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Your Heroic Journey Becoming the Creator of Your Own Life Story

John U. Lord
 


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I have always been attracted to the idea that one's life is a story, one in which you are both author and protagonist. What I have learned is that this perspective is more than a literary fancy. It actually provides a perspective and a set of tools that can greatly facilitate personal transformation at any stage of life, and especially so at midlife.

Let's look at this a little more closely.

First of all, if you are the author of your own life, then the narrative is always and only in your hands. You may, of course, be influenced by others, just as one author often inadvertently echoes the theme and style of another. But ultimately, the creative decisions are yours; you decide what gets in and what stays out, you decide how any particular event is to be portrayed or understood.

Second, a narrative approach to one's own life gives you the chance to re-evaluate the role played by the inevitable difficulties life entails. No author would ever attempt to write a story without conflict. Who would read it? What would keep the story going? As author of your life-story, you are free to take the position that things don't “happen to you. " They are “written in" as a plot device to keep the action moving toward its final resolution.

And third, the resolution remains in your hands as well. This is as true of any episode in the unfolding story as is of the story as a whole. Aristotle said that no life can be pronounced good or bad until it has reached its end. This is because until the very last line is written, the possibility of transformation or redemption remains.

Let's say you are struggling through midlife. Perhaps you have a string of so-called “failures" behind you: perhaps a career that never got under way, or a string of failed relationships. What will you, as the consummate novelist you are, do with this material? How will your hero (that's you, remember) finally respond? Think about it. This is the stuff of great drama! No one becomes a hero without slaying a few dragons, and your life has graciously supplied all the challenges you need to now demonstrate your true heroic nature.

In fact, the moment when you feel the most thoroughly beaten down is precisely the moment of greatest dramatic and transformational potential. Here is the crisis, the point of greatest emotional tension (that's a literary definition, by the way), when your hero, propelled by narrative energy, experiences breakthrough and transformation.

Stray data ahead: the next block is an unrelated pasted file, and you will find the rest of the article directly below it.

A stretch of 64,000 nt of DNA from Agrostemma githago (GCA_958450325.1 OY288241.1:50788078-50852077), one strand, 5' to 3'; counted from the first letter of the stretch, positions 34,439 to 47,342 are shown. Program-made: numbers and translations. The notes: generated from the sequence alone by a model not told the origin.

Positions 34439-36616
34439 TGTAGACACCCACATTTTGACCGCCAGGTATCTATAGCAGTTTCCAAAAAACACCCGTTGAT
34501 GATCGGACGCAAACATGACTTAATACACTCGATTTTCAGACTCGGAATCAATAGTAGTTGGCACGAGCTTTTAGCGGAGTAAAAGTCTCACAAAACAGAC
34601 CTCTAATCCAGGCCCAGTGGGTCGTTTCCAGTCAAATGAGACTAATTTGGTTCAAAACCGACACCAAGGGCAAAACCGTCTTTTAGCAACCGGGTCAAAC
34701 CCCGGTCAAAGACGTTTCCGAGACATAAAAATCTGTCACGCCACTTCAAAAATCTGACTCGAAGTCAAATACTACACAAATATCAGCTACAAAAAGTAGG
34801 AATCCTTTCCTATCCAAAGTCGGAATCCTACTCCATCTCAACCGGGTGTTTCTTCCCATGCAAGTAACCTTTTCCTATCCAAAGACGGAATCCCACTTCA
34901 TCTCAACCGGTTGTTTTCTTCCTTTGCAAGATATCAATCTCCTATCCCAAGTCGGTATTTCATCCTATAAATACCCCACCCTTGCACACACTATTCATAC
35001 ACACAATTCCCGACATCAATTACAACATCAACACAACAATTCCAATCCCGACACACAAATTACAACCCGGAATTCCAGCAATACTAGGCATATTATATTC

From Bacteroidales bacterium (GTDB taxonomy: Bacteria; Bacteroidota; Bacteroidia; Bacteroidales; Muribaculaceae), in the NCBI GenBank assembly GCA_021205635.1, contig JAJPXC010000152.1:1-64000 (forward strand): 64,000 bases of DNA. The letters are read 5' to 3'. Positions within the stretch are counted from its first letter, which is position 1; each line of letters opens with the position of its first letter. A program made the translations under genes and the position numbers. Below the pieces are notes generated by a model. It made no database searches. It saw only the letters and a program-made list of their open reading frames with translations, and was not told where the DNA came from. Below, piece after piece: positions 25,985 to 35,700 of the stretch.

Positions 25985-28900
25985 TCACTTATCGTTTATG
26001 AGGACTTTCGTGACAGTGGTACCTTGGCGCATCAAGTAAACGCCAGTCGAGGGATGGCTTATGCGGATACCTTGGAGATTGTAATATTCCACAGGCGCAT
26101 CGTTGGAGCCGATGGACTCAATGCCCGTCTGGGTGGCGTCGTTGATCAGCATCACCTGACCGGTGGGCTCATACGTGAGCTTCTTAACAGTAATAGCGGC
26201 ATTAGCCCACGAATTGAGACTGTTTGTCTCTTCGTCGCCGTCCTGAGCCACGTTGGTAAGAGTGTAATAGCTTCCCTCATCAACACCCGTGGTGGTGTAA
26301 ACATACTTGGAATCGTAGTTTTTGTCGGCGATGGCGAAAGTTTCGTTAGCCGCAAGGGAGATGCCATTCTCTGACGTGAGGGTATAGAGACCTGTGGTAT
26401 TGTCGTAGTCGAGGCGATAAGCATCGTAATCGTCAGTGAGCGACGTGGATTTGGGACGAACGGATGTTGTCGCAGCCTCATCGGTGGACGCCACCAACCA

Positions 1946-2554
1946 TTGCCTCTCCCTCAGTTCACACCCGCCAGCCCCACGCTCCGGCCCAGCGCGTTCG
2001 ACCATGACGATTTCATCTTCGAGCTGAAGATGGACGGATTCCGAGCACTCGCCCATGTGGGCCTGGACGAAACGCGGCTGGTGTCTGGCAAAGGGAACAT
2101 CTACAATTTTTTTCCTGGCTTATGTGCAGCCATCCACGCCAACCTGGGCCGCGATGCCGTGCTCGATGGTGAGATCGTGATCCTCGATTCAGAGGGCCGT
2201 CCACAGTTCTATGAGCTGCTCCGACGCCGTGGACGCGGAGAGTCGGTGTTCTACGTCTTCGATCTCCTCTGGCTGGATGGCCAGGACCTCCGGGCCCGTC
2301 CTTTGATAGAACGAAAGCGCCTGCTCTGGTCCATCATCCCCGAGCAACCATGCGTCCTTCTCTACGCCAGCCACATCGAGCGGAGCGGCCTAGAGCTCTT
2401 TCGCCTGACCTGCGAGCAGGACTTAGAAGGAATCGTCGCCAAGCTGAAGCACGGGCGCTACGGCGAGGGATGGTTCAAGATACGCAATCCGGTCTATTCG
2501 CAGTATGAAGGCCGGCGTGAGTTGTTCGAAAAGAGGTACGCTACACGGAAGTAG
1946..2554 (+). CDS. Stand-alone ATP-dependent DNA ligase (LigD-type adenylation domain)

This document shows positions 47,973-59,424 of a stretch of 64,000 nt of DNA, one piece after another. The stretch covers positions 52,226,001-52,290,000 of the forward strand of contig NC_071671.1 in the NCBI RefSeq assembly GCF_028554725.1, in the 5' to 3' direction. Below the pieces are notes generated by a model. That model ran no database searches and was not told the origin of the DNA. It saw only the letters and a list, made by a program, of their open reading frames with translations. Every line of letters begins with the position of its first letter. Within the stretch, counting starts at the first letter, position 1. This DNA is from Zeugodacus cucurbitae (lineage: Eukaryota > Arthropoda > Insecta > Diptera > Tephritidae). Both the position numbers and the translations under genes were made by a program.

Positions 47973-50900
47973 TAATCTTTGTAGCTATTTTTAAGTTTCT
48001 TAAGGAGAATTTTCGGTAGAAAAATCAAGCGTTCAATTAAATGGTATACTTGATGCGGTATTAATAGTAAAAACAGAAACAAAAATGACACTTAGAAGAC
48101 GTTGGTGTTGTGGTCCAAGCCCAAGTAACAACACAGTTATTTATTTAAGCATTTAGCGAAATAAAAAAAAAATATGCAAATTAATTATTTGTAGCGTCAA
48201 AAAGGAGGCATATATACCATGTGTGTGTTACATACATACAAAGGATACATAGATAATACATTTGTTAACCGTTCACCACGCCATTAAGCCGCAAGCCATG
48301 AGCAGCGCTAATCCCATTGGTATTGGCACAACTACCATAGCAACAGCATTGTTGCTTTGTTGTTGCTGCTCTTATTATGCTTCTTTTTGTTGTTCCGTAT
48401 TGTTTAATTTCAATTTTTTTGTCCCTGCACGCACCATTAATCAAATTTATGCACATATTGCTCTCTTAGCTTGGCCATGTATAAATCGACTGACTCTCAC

Now this transformation can take many forms. So you need to ask yourself: What kind of story are you writing yourself into? A comedy, which in the classical sense means a story where the world after crisis and transformation is a happy one? Or a tragedy, where the transformed world is sad, broken but still noble and ennobling?

It's up to you. . . and only you. Which will you choose? But remember, where there's life, there's hope. While you're still writing, you can still write a happy ending.

Here are some books that will help you write your saga:

  • The Story of Your Life: Becoming the Author of Your Experience, by Mandy Aftel
  • The Story of Your Life, by Dan Wakefield
  • The Hero's Journey, A Guide to Literature and Life, by Reg Harris

Two other resources that have been very helpful to me and may be to you as well include the following:

  • The first is the DVD series The Hero with a Thousand Faces, Bill Moyers interviews with mythologist Joseph Campbell (or read Campbell's book by the same name if you're up for a project).
  • My final recommendation is personal and probably pretty idiosyncratic. This is J. R. R. Tolkien's essay entitled “On Faerie Tales. " Not only is this the first and greatest essay on what has sadly come to be regarded as children's literature, but, in his epilogue, Tolkien makes the connection between story, happy endings and his own deeply held religious faith. This is not for everyone, but some will some will find it pure Elven healing magic.

My name is John Lord. I am a teacher and a personal coach based in New York city and Puebla, Mexico. My personal mission is to help individuals who at mid-life are looking for proven ways to achieve personal transformation and success.

You can find out more about me and the work we are doing at: http://anotherolddog.blogspot.com

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